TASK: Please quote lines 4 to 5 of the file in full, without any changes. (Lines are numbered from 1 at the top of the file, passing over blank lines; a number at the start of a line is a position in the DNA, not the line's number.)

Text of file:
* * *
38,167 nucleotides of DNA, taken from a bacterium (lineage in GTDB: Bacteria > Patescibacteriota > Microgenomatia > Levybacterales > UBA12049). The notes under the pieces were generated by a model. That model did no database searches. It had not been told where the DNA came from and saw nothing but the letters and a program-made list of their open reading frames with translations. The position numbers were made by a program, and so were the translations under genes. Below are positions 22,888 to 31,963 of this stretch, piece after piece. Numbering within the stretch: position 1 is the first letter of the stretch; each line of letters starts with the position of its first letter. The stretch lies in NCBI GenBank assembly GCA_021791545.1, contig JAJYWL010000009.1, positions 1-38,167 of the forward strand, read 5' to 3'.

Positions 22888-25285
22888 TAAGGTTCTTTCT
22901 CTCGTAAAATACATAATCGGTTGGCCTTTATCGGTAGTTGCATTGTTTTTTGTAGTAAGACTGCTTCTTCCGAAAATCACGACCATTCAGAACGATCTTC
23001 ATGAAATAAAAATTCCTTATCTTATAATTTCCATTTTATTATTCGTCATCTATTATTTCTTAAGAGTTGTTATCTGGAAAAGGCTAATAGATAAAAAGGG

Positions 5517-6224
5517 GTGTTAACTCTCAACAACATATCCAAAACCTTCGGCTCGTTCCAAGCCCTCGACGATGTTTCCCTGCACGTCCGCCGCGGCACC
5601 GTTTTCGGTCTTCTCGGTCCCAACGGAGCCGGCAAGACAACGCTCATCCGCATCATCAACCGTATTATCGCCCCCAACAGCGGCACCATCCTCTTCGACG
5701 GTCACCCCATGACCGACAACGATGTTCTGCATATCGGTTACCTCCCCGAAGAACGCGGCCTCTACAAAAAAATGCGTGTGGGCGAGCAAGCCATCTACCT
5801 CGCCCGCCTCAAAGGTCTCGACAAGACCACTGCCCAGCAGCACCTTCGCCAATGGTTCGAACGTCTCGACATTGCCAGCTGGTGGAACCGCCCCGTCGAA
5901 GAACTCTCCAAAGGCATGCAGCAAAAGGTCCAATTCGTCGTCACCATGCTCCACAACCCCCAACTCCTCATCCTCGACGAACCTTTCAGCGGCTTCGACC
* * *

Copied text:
22901 CTCGTAAAATACATAATCGGTTGGCCTTTATCGGTAGTTGCATTGTTTTTTGTAGTAAGACTGCTTCTTCCGAAAATCACGACCATTCAGAACGATCTTC
23001 ATGAAATAAAAATTCCTTATCTTATAATTTCCATTTTATTATTCGTCATCTATTATTTCTTAAGAGTTGTTATCTGGAAAAGGCTAATAGATAAAAAGGG